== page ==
For Sue Vincent’s #writephoto challenge. Gothic again.
He thought he had got rid of the unsightly obstruction, hadn’t thought about the stone once since the house was built. He had had far too much on his mind since then to worry about where the thing had gone. There had been the fire, and the winter wind had been full of voices. The winter had lasted longer than usual that year; the cold had bit deeper. Misery lurked in heaps of rags at the corner of every street.
He had not wanted the deaths. Why did they not understand that it was not in his interest to kill off his workforce, and if an arrangement could have been found that avoided deaths he would have accepted it? But it hadn’t been possible. How could it have been? In a mill there are always workers, and in a fire, there are always those who can’t get out in time.
The house had never been easy. Stones and paint have no souls, no hearts. There is nothing in the construction of a building that can bear a grudge. And yet, and yet, the house had never been easy. Cecilia had encouraged it, nurtured the grudge. She was part of it, born with rancour in her blood. He should never have married her.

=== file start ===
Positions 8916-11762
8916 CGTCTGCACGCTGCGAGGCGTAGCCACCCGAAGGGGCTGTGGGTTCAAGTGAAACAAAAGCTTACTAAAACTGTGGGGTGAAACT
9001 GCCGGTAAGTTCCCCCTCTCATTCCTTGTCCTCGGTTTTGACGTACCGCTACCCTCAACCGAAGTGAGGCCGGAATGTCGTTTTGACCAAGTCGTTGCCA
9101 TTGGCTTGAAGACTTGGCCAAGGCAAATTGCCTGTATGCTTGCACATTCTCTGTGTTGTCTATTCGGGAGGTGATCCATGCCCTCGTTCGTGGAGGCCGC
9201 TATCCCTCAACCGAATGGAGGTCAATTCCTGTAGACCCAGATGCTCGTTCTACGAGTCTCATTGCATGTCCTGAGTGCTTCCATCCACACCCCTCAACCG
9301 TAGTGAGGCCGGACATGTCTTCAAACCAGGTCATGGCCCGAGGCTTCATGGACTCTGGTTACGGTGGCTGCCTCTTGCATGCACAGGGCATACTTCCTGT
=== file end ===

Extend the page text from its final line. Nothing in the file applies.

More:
But he had, and she had brought his nemesis into the heart of his household, his castle. She had called back the stone, the vengeful mother, and he could see it from his bedroom window. Even though the curtains were drawn, even though the winter night was shut outside, he could feel the stone eyes blazing. He could smell the scorching of plush velvet, hear the small crickle crackle sounds of a blaze at its beginning.
The sounds of running feet and shouts of alarm came to him, but they seemed far away, too far to be of any help. The door to his bedroom was locked. He could try to break it down but all the other doors would be locked too. The casements wouldn’t open; the glass, he had tried already, wouldn’t break.
Flames now, frank and open, no more pretence that something had been left to catch in the kitchen, a scalding iron, a batch of bread. Red and roaring they raced up the plush, that dripped to the ground in a cascade of flame, baring the window glass, revealing the night sky, and silhouetted against the stars, the Stone.